Itkhvisi village of the western Georgian town of Chiatura, long-embattled by its mining industry, has been left in disarray after twelve families had their homes heavily damaged or collapsed within a span of two weeks.
In total, about 95 families report some damage to their property, Chiatura Mayor’s Office told Civil.ge.
Seventeen families affected by the landslides have been reallocated with the local government subsidizing their rents.
While the locals see the culprit in the Georgian Manganese, a company running mining in Chiatura alongside its affiliates and subsidiaries, the firm and government officials have urged to hold back before specialists prepare a report on the root causes of the damage. They arrived in the village today to conduct an investigation.
The Georgian Manganese issued a statement on Facebook claiming it does not mine in the residential areas.
“Nevertheless, the company is actively communicating with all relevant authorities to select the form and type of assistance,” the Georgian Manganese said, insisting it has always acted in accordance with its “strong corporate social responsibility policy.”
The company claimed unspecified “geological processes” developed in the area in the 2000s, before its coming to Chiatura in 2007, forcing it to avoid mining there. It suggested effects of mining works in the 1980s and 1990s could lie at the root of the damage.
Civil Society Organizations React
Civil Society Organizations – the Social Justice Centre, Georgian Young Lawyers Association, and Green Alternative – in a joint statement have called out the company for the habit of brushing off its own responsibility and linking the damage to past extraction, or natural geological processes.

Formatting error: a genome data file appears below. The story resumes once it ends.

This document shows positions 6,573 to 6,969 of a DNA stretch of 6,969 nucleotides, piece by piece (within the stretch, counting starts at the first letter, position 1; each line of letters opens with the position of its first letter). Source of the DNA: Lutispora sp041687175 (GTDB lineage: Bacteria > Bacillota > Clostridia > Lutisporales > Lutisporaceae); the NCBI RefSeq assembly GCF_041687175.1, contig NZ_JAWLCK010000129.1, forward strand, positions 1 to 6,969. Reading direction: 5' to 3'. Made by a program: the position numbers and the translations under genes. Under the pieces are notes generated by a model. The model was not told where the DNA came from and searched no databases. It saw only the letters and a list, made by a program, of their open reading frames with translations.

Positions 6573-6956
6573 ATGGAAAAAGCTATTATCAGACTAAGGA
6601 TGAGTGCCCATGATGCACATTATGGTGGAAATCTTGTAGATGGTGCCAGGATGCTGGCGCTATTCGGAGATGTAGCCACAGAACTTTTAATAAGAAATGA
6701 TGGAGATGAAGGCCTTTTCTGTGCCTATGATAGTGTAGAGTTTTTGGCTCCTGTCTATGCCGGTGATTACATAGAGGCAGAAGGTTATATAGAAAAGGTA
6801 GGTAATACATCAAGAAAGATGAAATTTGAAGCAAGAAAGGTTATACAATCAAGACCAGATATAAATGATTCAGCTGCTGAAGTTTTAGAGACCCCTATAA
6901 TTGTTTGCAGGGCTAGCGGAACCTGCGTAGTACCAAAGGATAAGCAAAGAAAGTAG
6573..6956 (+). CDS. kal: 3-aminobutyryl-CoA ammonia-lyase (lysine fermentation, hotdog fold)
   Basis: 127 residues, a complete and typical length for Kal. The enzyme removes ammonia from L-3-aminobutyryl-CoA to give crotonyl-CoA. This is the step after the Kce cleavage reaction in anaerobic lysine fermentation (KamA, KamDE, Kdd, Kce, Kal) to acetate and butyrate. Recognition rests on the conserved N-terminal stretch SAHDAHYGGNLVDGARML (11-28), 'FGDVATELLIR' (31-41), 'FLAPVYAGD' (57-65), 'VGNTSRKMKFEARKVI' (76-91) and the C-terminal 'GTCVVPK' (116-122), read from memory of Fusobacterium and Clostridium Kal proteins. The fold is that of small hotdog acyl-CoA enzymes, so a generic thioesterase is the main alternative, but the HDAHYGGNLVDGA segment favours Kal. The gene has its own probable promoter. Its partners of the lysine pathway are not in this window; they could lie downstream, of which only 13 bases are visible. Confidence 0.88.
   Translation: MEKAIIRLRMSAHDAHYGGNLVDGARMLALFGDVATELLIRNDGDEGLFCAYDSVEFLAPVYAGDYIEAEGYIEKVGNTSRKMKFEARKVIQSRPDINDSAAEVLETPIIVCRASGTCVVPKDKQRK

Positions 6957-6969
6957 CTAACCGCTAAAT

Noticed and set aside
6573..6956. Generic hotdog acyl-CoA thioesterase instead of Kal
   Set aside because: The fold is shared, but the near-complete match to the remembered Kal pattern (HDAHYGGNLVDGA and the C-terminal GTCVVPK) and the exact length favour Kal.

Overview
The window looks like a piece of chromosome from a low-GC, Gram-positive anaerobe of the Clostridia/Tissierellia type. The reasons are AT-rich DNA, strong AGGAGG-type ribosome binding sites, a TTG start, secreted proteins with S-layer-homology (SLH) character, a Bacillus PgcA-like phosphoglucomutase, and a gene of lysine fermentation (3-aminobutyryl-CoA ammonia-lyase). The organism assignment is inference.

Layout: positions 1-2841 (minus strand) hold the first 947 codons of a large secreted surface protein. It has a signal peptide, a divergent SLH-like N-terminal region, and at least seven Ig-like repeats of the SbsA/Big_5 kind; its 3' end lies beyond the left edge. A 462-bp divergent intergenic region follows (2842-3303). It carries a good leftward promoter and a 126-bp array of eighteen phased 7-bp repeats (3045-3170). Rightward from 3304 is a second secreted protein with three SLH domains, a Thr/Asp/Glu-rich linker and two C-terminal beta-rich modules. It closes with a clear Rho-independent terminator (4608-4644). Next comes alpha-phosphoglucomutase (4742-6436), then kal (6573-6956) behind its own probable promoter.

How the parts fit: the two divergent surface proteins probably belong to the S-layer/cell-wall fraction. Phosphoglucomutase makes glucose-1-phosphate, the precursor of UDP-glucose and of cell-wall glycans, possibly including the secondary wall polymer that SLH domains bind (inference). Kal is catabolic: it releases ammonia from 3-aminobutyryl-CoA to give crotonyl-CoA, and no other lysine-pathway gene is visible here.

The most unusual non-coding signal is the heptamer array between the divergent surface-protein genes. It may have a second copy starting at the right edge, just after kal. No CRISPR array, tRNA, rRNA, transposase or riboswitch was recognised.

In the absence of relocation and accommodation standards for ensuring fair compensation for mining-affected communities, the watchdogs said, the company often uses “direct and often informal negotiations” with families.
“Residents left without state agencies and legal leverage are forced to agree to unfair, meager compensation,” they noted.
The watchdogs said years of erroneous decisions and damaging practices, among others, have made it impossible to separate extraction zones and residential areas.
“The Georgian Manganese and its subcontractors extract manganese on pastures and roads, in villages, next to homes, even in backyards,” they stressed.
The organizations also slammed the authorities that fail to monitor the company and its sub-contractors, in that leaving villages in Chiatura to face “constant threats and fear.”
The civil society outfits also pointed to “extremely vague legal regulation” that makes it easier for the company to avoid liability. The Georgian Manganese, they explained, extracts resources through its subcontractors, while the company is managed by a special state manager, leaving it outside of the scope of legal regulation.
The organizations, referring to the specialists’ investigation, underlined the importance of involving independent field experts in the process and urged state agencies – the National Agency of Mines and Sub-Agency Department of Environmental Supervision to take responsibility for the process.
The Georgian Manganese also faced protests from Chiatura locals of the Shukruti village last year. The residents of the upper Imereti village protested for more than 100 days over mining activities damaging their homes, with some sewing their mouths shut in front of the U.S. Embassy in Georgia over local and central government authorities “lack of interest” in their grievances.
The locals and the company eventually reached an agreement.
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